Oregon must commit to the early literacy success initiative

Teacher works with students

Oregon students, especially Black students, lag in literay skills. (U.S. Department of Education/Flickr/Creative Commons CC BY 2.0)

‘H’ goes “huh”

‘A’ goes “ah”

‘T’ goes “tuh”


Teaching kids to read is about connecting sounds to letters, letters to words, words to meaning. 

The last decade of brain research has taught us that when kids learn these connections, they have a better chance at learning to read.

However, in many Oregon schools, students may be shown the word “hat” next to a picture of a baseball cap and told to guess the word from context. This wires their growing brains to skip over the individual letters and see the word as a whole. As words get longer and more complex, that spells trouble.

We all share a fundamental responsibility to make sure every child can read, but many Oregon students – and educators – are being let down. In 2019, only 46% of Oregon students passed the state benchmark for third-grade reading. Among Black students, that percentage was nearly halved (26%). Only three states have scores lower than Oregon.

These tragic results reflect a changeable systemic failure – one that we must solve with urgency. Educators across the state work tirelessly outside of existing systems – often on nights and weekends – to align classroom practices with research. We must support our educators in order to set our students up for early literacy success.

We applaud our governor and our lawmakers for introducing legislation that would fund taking steps this legislative session to respond to the early literacy crisis in our state.

The science of reading is complex and layered, but the data is clear: There are proven systematic methods to teach reading that, when combined, lead to success. The state must fully fund these culturally responsive, evidence-based strategies to respond to our early literacy crisis: 

  • access to an early literacy curriculum or instructional materials that are standards-based and aligned with the science of reading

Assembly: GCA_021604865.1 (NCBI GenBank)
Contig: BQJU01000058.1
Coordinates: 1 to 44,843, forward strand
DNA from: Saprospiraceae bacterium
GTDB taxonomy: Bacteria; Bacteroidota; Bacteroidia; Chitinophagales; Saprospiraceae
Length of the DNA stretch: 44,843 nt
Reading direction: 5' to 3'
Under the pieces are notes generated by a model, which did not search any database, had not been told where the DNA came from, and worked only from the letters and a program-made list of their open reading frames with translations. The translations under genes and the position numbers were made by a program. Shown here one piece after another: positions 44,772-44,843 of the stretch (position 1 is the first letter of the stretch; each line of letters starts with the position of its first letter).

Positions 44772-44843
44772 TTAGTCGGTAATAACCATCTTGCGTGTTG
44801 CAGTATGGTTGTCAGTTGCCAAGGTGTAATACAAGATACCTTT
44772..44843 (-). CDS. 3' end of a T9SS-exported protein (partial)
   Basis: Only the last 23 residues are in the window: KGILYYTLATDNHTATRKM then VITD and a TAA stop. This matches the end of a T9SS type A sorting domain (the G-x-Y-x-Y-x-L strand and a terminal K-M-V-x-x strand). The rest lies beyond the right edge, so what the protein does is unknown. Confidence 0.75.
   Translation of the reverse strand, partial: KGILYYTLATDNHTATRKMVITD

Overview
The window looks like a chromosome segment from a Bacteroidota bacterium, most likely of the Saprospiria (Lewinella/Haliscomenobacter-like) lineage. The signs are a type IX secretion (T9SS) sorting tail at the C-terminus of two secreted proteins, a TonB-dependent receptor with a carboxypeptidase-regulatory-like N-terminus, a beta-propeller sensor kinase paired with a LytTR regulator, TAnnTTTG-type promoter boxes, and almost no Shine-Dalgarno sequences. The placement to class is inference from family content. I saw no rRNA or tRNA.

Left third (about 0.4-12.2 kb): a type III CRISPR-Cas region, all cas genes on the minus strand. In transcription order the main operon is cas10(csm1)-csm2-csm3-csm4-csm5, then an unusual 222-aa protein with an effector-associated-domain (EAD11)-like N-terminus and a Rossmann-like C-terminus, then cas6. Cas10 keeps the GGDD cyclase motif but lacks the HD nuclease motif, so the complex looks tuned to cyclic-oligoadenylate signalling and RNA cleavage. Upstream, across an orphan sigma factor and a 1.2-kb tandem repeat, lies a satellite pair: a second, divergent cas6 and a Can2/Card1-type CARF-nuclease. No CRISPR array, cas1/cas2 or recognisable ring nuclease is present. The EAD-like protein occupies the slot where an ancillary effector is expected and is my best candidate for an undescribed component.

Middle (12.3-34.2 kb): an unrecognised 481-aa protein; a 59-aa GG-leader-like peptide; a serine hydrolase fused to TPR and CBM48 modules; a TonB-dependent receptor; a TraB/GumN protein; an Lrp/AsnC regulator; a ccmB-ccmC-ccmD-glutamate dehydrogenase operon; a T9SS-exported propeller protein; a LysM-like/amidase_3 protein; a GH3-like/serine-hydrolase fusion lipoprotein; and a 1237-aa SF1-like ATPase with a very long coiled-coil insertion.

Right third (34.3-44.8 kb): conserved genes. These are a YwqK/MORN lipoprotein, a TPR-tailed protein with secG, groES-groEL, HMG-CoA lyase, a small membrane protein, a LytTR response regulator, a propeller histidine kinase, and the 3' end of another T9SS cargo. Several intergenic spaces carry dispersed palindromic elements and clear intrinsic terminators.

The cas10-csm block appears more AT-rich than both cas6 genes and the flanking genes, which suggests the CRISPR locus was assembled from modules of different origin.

• professional learning and literacy coaching opportunities for educators to align their instructional practices with research
  • high-dosage tutoring for students who need more personalized learning time and intensive support
  • summer programming, and other extended learning opportunities, for students to receive additional instructional time

Getting all of these essential ingredients in place – particularly in the primary grades – will better ensure our students experience long-term success throughout their educational careers. 

While this layered approach will best set districts and our students up for success, providing educators with literacy coaching is an especially critical component, as it has been proven to be the key driver in improving early literacy outcomes. 

Our districts – Portland Public Schools and North Clackamas – have already begun  to make critical investments in many of these areas, including literacy-related coaching and professional development, and we’re thrilled that we’ve begun seeing early signs of success. We will continue to implement evidence-based practices to support our early learners and their literacy development.